Here you will need to add the files to be included in the package. For example, using VB6’s Package & Deployment Wizard (PDW) to generate a standard installation, you could look at the LST file created by the VB6 PDW. This identifies the files you need easily. And it gathers the files you need into an easy-to-access folder you specify during the execution of PDW, usually a “Package” folder under the project folder. Select the files from this location so you avoid problems with trying to access files in use from other folders.
5. With the files from the project added to the PB File Manager, select each file one at a time and click the [Properties] button to configure file-specific aspects.
a. For instance, the file in this sample project called “SampleVB6Project.exe” will need to be placed in the application folder “%PROGFILESDIR%\SampleVB6Project”, so in the Custom Destination Folder select “%PROGFILESDIR%” and add “\SampleVB6Project”.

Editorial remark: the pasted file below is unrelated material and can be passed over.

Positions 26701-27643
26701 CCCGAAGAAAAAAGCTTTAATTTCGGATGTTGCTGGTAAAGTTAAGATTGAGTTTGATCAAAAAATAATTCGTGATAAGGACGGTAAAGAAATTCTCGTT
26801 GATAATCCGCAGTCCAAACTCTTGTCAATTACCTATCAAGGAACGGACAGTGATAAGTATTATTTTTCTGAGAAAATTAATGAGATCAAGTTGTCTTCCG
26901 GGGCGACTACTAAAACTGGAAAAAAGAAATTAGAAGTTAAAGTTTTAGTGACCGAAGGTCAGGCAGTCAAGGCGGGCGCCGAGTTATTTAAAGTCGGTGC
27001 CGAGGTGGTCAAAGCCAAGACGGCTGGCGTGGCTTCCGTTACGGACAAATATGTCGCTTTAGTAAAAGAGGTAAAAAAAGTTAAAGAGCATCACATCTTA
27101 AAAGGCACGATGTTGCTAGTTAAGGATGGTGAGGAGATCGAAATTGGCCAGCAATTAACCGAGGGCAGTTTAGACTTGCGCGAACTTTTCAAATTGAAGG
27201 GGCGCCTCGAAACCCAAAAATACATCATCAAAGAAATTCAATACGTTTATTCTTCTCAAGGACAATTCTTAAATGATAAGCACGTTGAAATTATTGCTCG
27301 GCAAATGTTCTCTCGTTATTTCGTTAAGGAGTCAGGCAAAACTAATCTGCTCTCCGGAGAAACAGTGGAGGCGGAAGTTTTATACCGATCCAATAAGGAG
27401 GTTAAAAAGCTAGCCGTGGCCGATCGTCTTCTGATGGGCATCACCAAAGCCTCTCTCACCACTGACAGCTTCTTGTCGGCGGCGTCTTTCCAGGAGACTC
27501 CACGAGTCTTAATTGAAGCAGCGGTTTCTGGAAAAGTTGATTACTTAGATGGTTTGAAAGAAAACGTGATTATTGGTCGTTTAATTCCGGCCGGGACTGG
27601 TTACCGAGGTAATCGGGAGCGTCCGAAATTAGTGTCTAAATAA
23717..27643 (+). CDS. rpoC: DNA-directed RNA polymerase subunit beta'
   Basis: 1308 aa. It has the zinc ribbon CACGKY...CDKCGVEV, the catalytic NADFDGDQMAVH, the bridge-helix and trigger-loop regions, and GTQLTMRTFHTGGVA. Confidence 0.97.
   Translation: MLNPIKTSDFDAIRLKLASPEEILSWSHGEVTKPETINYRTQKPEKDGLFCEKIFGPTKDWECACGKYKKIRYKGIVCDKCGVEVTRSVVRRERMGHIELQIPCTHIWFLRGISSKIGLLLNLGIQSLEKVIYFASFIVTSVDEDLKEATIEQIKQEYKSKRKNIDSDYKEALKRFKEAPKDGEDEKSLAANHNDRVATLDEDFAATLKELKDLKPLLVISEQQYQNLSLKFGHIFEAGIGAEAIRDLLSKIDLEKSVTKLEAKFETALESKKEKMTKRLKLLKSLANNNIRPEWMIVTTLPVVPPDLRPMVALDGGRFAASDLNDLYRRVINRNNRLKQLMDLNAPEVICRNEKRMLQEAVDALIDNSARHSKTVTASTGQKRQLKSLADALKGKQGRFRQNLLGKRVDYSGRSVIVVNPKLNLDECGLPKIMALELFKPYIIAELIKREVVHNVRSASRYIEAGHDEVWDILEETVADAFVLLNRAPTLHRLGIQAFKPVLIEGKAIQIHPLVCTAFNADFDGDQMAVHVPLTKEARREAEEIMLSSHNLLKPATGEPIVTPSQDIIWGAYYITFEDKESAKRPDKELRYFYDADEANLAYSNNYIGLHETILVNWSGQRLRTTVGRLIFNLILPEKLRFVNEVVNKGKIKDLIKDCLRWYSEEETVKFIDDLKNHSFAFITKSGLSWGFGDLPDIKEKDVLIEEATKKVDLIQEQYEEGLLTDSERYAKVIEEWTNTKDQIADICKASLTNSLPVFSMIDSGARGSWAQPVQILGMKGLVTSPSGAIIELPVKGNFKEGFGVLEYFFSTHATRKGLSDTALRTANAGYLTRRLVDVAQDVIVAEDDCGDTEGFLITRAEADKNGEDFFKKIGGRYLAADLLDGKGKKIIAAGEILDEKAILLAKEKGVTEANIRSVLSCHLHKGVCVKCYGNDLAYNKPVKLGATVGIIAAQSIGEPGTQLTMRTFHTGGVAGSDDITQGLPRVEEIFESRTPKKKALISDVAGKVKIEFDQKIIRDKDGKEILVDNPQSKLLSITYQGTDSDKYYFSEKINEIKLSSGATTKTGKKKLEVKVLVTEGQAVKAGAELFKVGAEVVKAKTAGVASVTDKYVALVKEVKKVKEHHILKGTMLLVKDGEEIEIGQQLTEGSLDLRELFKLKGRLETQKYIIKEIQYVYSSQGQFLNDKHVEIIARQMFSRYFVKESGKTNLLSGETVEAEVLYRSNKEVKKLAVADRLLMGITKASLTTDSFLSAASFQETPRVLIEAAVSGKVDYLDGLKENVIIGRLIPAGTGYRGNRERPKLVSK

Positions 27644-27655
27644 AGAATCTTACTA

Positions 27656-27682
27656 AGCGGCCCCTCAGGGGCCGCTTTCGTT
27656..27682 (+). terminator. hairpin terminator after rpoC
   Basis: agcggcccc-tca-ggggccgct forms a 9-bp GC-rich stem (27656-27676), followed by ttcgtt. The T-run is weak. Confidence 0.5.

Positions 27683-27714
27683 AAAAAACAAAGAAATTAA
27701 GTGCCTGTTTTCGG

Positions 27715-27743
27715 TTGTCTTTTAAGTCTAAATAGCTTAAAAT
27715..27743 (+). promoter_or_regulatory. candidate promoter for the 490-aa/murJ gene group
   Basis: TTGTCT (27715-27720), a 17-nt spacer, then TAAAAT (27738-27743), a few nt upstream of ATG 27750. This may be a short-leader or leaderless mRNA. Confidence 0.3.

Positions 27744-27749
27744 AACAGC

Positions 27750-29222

b. You can also set additional options per file (or group of selected files). Select the sample file asycfilt.dll and click the [Properties] button. Set the Custom Destination Folder to “%SYS%” to designate the Windows System folder. Then select the File Actions tab and check the box for “Self-register file(s)”.
c. You can select multiple files in the PB File Manager window and set properties for all of them at once. Apply the same settings in the previous step to all of the other DLL files.
6. The left side of the PB File Manager is the “Components”. With the Main component selected, click the Properties button below it.
a. Select the “Selection Dialog” tab and uncheck “Allow Users to decide whether the component will be installed or not“ and then click [OK] on the Component Properties and [OK] on the PB File Manager.